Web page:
International Journal of Clinical Medicine, 2013, 4, 577-581
Published Online December 2013 (
Open Access IJCM
Antimicrobial Assay of Chlorhexidine-Wetted Textile
Napkins for Surgical Site Disinfection in Ocular Surgery
Amir Reza Daneshmand Eslami
Department of Ophthalmology, National Medical Academy of Postgraduate Education, Kiev, Ukraine.
Received October 29th, 2013; revised November 25th, 2013; accepted December 6th, 2013
Copyright © 2013 Amir Reza Daneshmand Eslami. This is an open access article distributed under the Creative Commons Attribution
License, which permits unrestricted use, distribution, and reproduction in any medium, provided the original work is properly cited.
Background: As a new intraoperative disinfection method, chlorhexidine-wetted textile napkins have been employed
in order to cover the upper and lower eyelid edges, eyelid skin, eyelashes, lid margins and palpebral conjun ctiva during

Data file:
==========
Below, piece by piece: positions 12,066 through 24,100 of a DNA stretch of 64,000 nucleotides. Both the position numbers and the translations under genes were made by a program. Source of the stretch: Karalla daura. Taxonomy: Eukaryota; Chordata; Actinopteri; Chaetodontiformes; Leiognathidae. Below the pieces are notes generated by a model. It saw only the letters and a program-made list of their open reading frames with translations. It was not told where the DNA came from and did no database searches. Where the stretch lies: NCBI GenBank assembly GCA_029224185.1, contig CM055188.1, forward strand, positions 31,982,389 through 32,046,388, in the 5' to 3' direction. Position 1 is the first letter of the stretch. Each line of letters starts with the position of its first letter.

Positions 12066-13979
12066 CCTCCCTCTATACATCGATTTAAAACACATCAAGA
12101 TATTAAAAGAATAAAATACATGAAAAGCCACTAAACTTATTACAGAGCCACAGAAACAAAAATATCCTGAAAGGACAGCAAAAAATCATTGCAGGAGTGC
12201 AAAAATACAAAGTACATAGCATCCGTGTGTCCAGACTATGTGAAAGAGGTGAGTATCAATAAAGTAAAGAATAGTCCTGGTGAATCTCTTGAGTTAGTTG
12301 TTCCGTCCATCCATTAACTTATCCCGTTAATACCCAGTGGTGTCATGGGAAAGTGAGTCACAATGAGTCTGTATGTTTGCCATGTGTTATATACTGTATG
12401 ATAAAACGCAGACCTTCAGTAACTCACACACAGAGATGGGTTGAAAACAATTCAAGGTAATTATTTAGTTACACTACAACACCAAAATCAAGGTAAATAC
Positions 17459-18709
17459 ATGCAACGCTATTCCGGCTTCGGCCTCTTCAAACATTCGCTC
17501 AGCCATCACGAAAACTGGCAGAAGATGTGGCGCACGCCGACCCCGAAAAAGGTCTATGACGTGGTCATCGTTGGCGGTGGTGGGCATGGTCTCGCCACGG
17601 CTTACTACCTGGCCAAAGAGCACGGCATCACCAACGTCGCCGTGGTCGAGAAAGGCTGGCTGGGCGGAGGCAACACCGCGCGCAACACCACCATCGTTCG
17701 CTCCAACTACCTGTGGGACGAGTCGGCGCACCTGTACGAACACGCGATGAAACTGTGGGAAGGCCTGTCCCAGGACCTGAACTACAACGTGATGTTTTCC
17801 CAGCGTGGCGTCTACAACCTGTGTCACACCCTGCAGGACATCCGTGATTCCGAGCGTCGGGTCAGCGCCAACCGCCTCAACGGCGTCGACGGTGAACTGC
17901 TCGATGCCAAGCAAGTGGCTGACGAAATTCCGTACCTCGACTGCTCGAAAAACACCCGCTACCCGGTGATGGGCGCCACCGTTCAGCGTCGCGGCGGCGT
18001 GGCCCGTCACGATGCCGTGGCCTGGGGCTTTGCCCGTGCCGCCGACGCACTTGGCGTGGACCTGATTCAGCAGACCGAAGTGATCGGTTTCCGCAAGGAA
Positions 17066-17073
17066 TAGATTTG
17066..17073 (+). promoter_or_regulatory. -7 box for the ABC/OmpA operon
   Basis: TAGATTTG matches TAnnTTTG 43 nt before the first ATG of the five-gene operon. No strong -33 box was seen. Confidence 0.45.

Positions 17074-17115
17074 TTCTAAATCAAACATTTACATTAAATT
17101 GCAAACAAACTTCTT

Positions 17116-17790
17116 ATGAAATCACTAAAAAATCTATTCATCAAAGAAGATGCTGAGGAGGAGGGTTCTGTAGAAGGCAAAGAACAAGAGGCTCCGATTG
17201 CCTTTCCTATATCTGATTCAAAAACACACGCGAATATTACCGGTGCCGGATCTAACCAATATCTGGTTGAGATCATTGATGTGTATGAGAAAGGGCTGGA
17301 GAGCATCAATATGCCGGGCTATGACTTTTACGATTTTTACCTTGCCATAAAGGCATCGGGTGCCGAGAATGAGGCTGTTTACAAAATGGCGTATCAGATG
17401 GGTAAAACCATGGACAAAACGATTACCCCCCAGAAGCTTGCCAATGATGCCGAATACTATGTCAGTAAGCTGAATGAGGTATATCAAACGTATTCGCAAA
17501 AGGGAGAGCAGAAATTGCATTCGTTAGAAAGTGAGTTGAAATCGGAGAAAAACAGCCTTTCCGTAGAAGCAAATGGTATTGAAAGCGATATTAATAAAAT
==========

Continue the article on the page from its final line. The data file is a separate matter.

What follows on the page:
phacoemulsification cataract extraction. This study was conducted to compare the antimicrobial activity of textile nap-
kins before and after their use. Methods: This study evaluated 80 textile napkins wetted with 0.02% aqueous solution
of chlorhexidine. All textile napkins were divided into groups. The study group consisted of 60 used textile napkins
which were collected from 29 patients (30 eyes) at the end of phacoemulsification, and the control group included 20
unused sterile textile napkins. Antimicrobial assay was performed by means of measuring the growth inhibition zones